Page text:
On July 13, arguments were heard before the 9th Circuit Court of Appeals challenging California's Prop. 69. Under that law, anyone arrested for a felony can have a sample of DNA taken and it will be added to a state database, whether or not they are ever convicted of the felony.
According to the San Francisco Chronicle, the lead plaintiff in the case, Elizabeth Haskell of Oakland, was arrested in March 2009 at an anti-war rally in San Francisco on suspicion of forcibly trying to free another protester. She was eventually released without charges. Haskell gave her DNA to police after being told she would be charged with another crime and held in jail if she refused.
Haskell's attorney from the ACLU, Michael Risher, argued to the court that this kind of identification was an unconstitutional invasion of privacy because DNA sampling is much more invasive and tells much more about a person than a fingerprint. "I shake hands when I meet people," Risher said. "I don't let them put things in my mouth."
On the other side of the argument was the question of whether a sample of DNA is so very different than a fingerprint after all. The Chronicle reports Judge Milan Smith said DNA testing, taken with a swab from the inner cheek, is no more intrusive than fingerprinting and is "a really good way of identifying people." He wondered if Risher was asking government officials to be "Luddites (who) can't use modern technology."
The recent case of Los Angeles serial murderer the "Grim Sleeper" was also part of the argument. Murder suspect Lonnie Franklin, Jr. was arrested last week on suspicion of 10 murders dating back to 1985 after his son was arrested for an unrelated charge and his sample of DNA led police to Franklin via "familial" DNA testing.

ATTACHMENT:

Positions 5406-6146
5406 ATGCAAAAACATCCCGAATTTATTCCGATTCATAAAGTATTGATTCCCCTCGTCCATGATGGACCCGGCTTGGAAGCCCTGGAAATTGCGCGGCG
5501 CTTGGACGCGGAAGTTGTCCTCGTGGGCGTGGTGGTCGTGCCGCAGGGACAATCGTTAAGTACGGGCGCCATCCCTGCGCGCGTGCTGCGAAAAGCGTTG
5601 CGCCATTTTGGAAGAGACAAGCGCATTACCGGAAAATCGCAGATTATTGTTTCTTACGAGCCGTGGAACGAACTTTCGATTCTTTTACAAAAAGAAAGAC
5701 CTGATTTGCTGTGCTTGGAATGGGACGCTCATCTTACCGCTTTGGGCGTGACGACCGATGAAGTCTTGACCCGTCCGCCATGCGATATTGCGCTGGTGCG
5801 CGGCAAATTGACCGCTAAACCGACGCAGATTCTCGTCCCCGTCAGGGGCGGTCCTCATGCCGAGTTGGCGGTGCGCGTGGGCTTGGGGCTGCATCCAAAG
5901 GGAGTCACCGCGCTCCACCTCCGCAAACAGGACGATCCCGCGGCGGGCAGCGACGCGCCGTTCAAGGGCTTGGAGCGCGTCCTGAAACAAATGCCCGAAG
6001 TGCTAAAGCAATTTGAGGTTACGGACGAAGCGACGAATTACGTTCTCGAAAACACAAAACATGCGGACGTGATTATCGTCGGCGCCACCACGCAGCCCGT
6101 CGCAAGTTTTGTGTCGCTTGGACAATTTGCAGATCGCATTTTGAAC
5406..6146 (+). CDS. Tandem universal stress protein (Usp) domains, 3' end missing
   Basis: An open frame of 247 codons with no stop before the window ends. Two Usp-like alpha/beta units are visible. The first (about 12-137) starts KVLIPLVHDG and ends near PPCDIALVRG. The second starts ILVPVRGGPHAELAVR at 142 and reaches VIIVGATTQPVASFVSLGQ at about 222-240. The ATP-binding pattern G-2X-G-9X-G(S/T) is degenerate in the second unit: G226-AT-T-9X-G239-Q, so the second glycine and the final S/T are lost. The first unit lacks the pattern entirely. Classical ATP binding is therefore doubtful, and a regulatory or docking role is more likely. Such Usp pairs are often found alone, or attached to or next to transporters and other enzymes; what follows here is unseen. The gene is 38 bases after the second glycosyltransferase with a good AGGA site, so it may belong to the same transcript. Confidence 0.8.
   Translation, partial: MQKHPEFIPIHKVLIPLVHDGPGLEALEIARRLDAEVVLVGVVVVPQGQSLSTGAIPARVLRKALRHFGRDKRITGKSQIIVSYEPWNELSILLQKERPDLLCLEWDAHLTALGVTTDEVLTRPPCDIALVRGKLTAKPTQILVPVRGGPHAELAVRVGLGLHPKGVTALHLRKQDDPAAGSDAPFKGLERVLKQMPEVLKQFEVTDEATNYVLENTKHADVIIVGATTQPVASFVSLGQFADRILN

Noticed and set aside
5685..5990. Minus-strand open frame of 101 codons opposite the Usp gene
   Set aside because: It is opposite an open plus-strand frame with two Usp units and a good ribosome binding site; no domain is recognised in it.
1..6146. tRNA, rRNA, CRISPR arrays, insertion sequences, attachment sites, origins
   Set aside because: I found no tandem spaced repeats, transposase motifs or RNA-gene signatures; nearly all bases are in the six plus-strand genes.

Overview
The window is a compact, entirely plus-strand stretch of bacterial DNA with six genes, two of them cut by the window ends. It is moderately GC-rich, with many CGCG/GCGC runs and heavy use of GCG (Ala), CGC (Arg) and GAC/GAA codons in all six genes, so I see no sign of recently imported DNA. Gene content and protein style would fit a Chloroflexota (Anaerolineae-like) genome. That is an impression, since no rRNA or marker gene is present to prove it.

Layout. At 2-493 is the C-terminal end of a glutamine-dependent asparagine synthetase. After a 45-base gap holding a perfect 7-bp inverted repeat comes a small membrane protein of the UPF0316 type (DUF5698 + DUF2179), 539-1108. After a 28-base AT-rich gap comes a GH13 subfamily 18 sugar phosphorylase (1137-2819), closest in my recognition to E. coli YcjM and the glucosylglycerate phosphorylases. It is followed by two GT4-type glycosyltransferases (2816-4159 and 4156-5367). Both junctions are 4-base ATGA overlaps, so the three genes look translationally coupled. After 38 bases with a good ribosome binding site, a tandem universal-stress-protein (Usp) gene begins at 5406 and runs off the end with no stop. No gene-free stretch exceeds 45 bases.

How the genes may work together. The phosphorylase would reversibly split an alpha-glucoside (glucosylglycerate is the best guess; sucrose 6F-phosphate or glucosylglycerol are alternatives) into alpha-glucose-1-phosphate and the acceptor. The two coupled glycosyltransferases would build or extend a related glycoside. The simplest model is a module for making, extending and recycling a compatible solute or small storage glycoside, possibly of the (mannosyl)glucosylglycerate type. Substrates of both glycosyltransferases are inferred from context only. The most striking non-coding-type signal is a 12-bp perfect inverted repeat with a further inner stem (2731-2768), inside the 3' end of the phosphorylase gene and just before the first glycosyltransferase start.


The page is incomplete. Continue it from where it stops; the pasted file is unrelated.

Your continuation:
The court questioned Risher about the Franklin case, asking whether the enhanced ability of police to solve "cold cases" might be worth a minor intrusion. The ACLU lawyer replied that police could have taken a DNA sample from Franklin after Prop. 69 passed in 2004, when Franklin was on probation for receiving stolen property.
Finally, Risher argued that DNA was not just a "better" fingerprint, but something wholly different. "Our fingerprints tell us nothing about ourselves," Risher said. "DNA tells us everything."
- ACLU says California DNA law violates privacy (San Francisco Chronicle)
- Brown, ACLU battle over DNA sampling (Contra Costa Times)
- DNA Evidence: It's in Your Genes (FindLaw)
- Fifth Amendment Right Against Self-Incrimination (FindLaw)
- Constitutional Protections for Defendants (provided by The Law Offices of Thomas Glasgow, Ltd.)
- Crim Law FAQ (provided by The Law Offices of Howard A. Snader, LLC)